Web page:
Young children love to touch, so they love pop-ups and other gimmicks. Let’s pull tabs and play with fun fur!
How about a very, very bitty Daffy the Duck milking a cow? The Baby Looney Tunes book, A Day On The Farm (words by Lee Howard, pictures by Adam Devaney, 2010, red dot) also features Baby Tweety, Bugs, Taz and Sylvester doing farm-ish things. There’s just four tableaux, for a youngster with a short attention span who loves Saturday morning cartoons.
Then there’s Buttercup Farm: Good Dog Jess (by John Patience, blue dot). Farmer Brown needs a new working dog, as sheepdog Meg is now in retirement. But this new puppy, Jess, is quite naughty. There’s hijinks at the dinner table and the chasing of chickens.
But what about sheep? Will Jess continue to be a bad dog, or will he step up when he’s needed? Watch the sheep pop up!
Both these books are small format, and easy for small hands to handle.
From the farm to the pantry: Move up to the more sophisticated tale, How Do You Feed A Hungry Giant? (written by Caitlin Friedman, illustrated by Shaw Nielsen, 2011, blue dot). It’s bigger in format and pop-uppery and filled with gentle humour. This is the story of a little boy and the Giant he finds in his backyard. And it’s snack time…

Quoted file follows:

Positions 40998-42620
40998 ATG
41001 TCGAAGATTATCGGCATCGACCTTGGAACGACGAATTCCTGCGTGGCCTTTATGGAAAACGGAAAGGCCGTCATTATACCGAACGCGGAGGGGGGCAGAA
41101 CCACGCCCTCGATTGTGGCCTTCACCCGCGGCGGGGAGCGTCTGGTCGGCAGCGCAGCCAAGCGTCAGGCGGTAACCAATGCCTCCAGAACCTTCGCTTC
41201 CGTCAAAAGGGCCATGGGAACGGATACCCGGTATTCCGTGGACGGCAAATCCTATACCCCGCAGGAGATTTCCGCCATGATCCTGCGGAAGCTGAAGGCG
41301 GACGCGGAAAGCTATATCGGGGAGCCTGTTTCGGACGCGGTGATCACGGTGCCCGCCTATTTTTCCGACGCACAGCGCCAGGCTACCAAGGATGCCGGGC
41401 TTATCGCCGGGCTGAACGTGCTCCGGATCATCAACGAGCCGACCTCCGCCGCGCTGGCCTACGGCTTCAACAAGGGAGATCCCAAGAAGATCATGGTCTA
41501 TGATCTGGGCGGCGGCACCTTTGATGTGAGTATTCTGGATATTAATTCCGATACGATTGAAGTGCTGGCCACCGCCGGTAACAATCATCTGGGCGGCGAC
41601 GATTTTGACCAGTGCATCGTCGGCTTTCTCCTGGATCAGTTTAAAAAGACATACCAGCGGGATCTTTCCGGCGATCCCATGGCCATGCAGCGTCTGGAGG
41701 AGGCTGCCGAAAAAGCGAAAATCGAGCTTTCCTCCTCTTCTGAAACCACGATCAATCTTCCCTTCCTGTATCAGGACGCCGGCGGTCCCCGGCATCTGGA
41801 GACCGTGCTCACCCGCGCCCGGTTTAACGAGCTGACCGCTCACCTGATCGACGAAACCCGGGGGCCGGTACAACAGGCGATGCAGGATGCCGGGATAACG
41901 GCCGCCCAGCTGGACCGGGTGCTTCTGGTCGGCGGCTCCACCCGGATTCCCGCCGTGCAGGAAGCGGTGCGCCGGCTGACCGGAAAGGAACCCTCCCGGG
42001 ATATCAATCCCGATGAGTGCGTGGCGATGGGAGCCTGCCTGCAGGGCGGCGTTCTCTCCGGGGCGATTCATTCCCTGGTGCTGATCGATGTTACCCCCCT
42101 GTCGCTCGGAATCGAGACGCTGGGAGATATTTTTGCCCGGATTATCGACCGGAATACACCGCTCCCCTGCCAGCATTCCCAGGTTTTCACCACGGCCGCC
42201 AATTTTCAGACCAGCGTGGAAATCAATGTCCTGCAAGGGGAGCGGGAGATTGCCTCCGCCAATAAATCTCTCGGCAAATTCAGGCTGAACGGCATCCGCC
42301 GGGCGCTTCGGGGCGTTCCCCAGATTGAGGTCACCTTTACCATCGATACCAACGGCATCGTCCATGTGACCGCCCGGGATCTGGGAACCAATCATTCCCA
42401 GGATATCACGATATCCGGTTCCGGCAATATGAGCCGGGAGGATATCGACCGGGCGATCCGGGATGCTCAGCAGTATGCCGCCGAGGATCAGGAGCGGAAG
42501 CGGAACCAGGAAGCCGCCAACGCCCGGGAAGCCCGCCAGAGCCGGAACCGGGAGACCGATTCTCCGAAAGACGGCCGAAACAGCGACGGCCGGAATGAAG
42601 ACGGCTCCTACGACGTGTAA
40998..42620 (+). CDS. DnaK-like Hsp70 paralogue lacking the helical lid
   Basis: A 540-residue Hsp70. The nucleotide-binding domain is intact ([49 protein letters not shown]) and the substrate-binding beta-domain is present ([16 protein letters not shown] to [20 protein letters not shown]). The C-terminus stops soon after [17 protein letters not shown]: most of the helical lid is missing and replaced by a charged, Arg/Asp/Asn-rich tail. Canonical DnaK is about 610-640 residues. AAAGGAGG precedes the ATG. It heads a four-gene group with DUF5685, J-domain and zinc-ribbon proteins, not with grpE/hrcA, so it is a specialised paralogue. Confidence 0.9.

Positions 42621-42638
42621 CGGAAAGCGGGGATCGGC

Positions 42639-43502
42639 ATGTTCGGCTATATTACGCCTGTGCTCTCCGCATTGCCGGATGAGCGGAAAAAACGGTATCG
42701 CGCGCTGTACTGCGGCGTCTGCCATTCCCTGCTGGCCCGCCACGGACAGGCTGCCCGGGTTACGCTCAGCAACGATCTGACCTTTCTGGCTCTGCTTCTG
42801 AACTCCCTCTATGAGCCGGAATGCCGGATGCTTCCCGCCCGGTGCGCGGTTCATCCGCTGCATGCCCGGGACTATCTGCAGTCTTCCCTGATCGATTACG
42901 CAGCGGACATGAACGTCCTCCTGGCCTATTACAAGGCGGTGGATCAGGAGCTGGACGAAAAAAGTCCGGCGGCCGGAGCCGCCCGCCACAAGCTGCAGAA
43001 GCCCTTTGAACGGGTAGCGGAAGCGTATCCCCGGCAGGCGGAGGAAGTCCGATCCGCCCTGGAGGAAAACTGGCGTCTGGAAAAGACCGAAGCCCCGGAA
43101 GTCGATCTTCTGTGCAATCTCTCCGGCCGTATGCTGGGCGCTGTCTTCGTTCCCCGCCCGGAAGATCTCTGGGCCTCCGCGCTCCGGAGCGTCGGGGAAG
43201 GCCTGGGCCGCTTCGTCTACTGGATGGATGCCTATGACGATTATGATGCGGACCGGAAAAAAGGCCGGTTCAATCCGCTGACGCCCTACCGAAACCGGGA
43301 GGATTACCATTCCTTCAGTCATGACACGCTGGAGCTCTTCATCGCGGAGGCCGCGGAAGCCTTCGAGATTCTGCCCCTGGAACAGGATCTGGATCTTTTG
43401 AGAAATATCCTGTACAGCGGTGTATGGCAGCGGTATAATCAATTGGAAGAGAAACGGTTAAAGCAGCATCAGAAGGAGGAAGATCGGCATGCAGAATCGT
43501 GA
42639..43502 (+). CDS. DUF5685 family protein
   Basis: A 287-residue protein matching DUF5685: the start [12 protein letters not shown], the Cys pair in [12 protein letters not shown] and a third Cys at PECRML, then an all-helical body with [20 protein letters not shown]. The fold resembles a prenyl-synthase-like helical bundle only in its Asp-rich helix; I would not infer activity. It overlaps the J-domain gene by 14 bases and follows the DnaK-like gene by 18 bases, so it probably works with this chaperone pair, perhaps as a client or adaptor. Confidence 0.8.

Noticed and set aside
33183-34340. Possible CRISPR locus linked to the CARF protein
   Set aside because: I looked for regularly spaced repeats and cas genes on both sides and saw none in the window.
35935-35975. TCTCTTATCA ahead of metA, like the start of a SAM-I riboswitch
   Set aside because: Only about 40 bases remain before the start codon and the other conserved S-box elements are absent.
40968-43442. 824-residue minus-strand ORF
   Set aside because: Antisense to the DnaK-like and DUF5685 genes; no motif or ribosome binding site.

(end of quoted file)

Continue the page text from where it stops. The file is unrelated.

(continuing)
Let me tell you, giants can eat a lot. One giant serving could feed eight little kids. And our hero wants very much to help out his new friend with the growly tummy.
I’m not sure mom and dad are going to be too happy with the empty pantry, though…
Your own kids can also learn the secrets to holding successful dinner parties, since How Do You Feed comes with a Hungry Giant Cookbook. (Remember to put the recipes back when you’re done.)
Sometimes you can play with what isn’t there. The Hole Book (words Suzy Kline, pictures Laurie Newton, 1989, red dot) features one hole that becomes many. You can swim in holes, eat (donut) holes, and put keys in them. The very last sentence is on the back cover of the book, so read it through to the very, very, very end.
Sometimes every page is different, as with Qu’est-ce qui fait Bêê (from an idea by Melanie Random, illustrated by Jui Ishida). This fat little square book is green and cushiony on the outside, while inside every page features a texture — a sheep’s woolly body, a dog’s fur, an owl’s belly.
These are the animals a little sheep meets as it goes about trying to find another critter that will bêê baaaack. But all those animals make very different noises… A fun way for kids and parents to turn a dull old living room into a farmyard!
Children love pop-ups and gimmicks and, well, some grown-ups love them too.
— Eleanor Brown, June 28, 2013